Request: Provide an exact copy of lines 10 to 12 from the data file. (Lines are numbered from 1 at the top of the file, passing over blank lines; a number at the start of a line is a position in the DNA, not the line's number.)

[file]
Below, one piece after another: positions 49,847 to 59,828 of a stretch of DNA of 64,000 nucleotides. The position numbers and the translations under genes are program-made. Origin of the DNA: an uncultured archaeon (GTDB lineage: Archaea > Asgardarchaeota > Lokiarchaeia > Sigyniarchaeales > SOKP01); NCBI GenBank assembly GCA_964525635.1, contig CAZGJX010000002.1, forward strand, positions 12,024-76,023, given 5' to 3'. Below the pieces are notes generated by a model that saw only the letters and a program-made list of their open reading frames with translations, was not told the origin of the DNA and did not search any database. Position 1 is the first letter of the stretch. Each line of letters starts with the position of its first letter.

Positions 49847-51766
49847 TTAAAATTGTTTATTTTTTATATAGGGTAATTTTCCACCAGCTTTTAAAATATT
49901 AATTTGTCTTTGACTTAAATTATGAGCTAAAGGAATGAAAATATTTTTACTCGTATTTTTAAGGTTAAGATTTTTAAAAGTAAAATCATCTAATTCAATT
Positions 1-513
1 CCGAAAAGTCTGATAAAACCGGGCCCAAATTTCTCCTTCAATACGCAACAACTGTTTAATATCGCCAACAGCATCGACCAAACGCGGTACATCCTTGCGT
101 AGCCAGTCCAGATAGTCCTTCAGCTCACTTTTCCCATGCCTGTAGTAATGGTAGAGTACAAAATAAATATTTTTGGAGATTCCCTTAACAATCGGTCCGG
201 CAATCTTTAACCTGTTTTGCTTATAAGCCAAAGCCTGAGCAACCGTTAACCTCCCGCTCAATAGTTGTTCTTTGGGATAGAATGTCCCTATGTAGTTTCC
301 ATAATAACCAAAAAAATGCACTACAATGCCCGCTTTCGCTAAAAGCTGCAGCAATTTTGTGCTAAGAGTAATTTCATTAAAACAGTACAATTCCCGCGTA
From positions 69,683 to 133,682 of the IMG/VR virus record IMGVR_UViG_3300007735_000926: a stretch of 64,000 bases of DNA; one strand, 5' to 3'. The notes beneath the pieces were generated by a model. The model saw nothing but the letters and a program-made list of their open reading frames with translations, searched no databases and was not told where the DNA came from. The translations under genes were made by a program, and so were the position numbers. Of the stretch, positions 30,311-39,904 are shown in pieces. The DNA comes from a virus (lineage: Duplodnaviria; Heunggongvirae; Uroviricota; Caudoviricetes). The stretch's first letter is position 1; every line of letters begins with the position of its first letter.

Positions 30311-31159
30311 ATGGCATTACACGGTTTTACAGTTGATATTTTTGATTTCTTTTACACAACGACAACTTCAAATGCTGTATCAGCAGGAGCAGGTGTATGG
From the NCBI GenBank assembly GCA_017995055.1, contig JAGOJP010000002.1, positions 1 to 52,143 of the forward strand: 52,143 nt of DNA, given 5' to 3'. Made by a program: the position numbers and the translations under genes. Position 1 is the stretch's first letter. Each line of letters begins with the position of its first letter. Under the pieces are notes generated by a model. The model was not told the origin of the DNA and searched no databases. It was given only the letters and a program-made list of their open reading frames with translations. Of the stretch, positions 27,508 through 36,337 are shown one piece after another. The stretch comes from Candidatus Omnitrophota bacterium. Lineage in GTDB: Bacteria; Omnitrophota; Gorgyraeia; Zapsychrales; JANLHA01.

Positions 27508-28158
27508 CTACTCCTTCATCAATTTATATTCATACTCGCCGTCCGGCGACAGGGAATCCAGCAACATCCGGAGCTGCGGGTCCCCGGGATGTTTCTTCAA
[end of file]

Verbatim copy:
From positions 69,683 to 133,682 of the IMG/VR virus record IMGVR_UViG_3300007735_000926: a stretch of 64,000 bases of DNA; one strand, 5' to 3'. The notes beneath the pieces were generated by a model. The model saw nothing but the letters and a program-made list of their open reading frames with translations, searched no databases and was not told where the DNA came from. The translations under genes were made by a program, and so were the position numbers. Of the stretch, positions 30,311-39,904 are shown in pieces. The DNA comes from a virus (lineage: Duplodnaviria; Heunggongvirae; Uroviricota; Caudoviricetes). The stretch's first letter is position 1; every line of letters begins with the position of its first letter.

Positions 30311-31159
30311 ATGGCATTACACGGTTTTACAGTTGATATTTTTGATTTCTTTTACACAACGACAACTTCAAATGCTGTATCAGCAGGAGCAGGTGTATGG